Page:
chris.herring: I honestly think he’d have to straight-up tell them he’s gone. Anything short of that, and fans will never forgive you. We’re a site that deals in probabilities, but no fan would give a damn about that.
natesilver: I mean, I feel like we’re going in circles here. Let’s say the Cavs have a (i) 5 percent to 10 percent chance to win the title this year; (ii) 70 percent chance that LeBron leaves this summer; (iii) a further 70 percent chance that LeBron leaves next summer, even if he’s still here this summer. And let’s say you can get a potential franchise talent — not a Ben Simmons level talent, but say Donovan Mitchell or Ingram — in return.
chris.herring: All it would take is LeBron saying 20 years from now that he never wanted to leave, and Dan Gilbert would get threatening letters in droves for a decision that actually seemed wise at the time.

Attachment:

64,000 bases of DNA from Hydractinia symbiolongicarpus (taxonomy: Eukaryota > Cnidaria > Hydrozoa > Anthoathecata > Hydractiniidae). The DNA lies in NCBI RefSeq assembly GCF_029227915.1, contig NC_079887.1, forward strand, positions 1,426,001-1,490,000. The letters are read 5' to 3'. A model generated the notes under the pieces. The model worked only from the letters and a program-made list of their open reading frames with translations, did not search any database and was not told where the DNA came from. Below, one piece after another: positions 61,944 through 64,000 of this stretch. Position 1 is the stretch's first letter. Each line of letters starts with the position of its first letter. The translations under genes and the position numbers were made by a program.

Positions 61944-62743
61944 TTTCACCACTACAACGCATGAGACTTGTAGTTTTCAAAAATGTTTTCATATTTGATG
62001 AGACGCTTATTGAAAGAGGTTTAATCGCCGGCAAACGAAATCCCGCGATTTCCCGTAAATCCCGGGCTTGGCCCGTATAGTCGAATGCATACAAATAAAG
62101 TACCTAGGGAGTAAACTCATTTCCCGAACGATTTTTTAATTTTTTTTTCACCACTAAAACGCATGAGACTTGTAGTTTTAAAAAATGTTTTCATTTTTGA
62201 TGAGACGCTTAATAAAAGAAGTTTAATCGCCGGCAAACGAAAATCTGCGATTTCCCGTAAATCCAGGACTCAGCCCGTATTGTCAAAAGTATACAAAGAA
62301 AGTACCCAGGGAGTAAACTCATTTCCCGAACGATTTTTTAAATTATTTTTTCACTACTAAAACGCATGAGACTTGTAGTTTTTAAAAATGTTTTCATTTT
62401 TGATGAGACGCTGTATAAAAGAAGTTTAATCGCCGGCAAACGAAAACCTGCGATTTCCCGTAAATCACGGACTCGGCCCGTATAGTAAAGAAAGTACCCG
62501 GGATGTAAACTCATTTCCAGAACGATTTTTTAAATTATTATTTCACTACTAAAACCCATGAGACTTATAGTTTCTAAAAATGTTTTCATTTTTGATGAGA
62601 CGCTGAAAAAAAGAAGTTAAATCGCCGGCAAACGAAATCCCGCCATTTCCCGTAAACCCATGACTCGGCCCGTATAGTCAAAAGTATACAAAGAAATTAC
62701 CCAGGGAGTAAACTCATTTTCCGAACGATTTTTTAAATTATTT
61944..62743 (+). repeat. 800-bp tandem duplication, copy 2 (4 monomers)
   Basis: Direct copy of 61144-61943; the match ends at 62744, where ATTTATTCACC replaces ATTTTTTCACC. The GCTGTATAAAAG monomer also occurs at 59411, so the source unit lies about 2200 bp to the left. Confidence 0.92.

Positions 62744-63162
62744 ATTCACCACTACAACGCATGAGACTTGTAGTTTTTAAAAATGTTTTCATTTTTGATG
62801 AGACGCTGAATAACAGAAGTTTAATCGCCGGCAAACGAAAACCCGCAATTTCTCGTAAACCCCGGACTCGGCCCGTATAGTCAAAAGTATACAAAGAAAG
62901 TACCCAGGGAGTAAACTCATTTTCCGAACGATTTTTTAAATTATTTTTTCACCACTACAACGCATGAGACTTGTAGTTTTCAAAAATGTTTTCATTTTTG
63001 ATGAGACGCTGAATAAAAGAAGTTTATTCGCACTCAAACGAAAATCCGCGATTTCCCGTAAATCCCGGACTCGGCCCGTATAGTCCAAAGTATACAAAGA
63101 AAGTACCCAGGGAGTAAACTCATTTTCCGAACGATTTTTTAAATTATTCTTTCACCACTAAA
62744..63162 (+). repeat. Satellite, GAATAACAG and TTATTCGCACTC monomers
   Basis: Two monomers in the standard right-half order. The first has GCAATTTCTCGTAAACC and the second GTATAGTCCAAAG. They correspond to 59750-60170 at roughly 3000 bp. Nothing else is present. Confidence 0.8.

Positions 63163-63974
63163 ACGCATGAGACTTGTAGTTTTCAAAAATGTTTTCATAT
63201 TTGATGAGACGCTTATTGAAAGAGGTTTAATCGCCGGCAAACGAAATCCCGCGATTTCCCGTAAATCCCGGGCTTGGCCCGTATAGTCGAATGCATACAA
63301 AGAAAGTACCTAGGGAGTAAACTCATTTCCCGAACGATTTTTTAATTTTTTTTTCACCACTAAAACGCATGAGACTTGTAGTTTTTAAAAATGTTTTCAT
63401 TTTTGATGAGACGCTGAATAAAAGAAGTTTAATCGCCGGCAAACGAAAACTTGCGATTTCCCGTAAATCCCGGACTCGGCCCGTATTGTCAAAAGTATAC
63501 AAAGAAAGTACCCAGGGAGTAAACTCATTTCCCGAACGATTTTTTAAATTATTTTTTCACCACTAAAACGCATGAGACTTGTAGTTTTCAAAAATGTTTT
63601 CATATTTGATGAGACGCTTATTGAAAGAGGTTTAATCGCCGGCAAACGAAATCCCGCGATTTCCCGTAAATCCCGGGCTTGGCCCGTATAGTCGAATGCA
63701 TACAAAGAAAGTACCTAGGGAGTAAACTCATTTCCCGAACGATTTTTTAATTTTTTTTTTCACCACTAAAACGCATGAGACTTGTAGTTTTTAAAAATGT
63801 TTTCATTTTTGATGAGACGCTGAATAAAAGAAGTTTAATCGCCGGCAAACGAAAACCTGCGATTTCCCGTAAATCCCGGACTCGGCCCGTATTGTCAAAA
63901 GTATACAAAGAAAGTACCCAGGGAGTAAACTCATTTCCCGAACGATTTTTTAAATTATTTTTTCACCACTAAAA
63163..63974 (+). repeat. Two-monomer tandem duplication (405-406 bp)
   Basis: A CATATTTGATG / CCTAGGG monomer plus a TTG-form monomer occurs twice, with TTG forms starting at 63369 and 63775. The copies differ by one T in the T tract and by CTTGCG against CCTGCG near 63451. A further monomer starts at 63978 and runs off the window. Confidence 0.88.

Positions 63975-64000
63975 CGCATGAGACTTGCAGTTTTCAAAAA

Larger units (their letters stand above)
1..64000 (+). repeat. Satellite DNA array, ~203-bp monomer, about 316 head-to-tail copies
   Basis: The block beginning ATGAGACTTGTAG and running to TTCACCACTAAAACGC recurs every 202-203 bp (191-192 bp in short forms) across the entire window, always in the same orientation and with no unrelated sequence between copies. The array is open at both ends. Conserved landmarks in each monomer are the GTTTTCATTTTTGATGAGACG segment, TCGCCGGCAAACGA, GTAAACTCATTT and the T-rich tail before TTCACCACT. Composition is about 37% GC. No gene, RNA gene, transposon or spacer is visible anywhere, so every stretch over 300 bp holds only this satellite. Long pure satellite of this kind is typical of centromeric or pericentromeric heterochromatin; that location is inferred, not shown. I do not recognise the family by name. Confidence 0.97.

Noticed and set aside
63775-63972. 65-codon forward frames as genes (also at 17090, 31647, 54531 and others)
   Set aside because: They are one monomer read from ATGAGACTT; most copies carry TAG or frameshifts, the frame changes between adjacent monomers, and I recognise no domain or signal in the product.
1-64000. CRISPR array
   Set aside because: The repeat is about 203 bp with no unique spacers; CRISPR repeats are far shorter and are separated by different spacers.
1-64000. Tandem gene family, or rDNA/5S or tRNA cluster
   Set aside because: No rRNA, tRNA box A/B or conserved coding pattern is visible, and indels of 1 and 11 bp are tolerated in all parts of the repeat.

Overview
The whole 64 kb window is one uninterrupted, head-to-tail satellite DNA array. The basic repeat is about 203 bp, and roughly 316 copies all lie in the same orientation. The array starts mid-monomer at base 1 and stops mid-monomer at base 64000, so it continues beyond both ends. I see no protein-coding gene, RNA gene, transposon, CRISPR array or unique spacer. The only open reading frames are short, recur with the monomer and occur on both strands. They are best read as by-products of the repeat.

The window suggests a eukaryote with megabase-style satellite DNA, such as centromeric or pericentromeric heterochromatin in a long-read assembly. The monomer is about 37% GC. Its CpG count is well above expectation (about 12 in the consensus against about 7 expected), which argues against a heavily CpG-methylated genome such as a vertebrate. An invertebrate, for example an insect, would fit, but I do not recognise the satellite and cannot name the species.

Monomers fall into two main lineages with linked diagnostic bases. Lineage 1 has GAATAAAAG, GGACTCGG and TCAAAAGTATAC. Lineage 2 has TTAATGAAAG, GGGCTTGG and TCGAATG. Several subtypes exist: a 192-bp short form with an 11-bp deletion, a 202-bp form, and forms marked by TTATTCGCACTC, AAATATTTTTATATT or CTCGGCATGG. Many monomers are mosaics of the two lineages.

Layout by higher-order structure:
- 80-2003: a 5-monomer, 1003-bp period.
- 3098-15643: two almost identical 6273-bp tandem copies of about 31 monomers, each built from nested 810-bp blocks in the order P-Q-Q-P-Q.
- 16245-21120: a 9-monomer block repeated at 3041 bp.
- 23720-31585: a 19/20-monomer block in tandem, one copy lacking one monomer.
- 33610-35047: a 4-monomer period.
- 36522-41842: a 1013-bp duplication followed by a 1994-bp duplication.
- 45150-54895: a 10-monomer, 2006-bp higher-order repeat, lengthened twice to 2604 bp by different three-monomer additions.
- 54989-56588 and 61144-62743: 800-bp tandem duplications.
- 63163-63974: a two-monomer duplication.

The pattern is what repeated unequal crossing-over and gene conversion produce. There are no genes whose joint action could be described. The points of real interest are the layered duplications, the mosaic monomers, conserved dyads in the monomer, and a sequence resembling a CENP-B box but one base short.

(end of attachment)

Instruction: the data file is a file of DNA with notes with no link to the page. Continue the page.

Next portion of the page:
neil: That’s the thing with LeBron — he loves to keep his options open.
This is the kind of thing that all parties might be able to get behind IF they all admit this season is a wash.
natesilver: Yeah, if LeBron went to the Lakers this year, part of the idea might be that he’d get to take the playoffs off or maybe even end his regular season early (unless they won like six in a row or something).
kyle: It clears the decks for LeBron in LA salary-wise, moves one but not all of the young talent, and slots in LeBron with Lonzo, Kyle Kuzma, a possible Julius Randle re-signing (haven’t done that exact math) and another free agent.
tchow (Tony Chow, video producer): Jumping in late here, but if we’re doing Lakers trades, I’m just going to leave this here. TEAM BANANA BOAT!
natesilver: Wait, what is happening? I can’t even process it with all those colors.
kyle: The Lakers would win 25 games.
This makes some sense from both sides if you think about it.
natesilver: :inhales from vape:
kyle: The Cavs add rebounding and passing in the frontcourt and youth in the backcourt.
natesilver: :inhales deeply:
chris.herring: Wow, Kyle.
neil: LOL. I think we’re done here.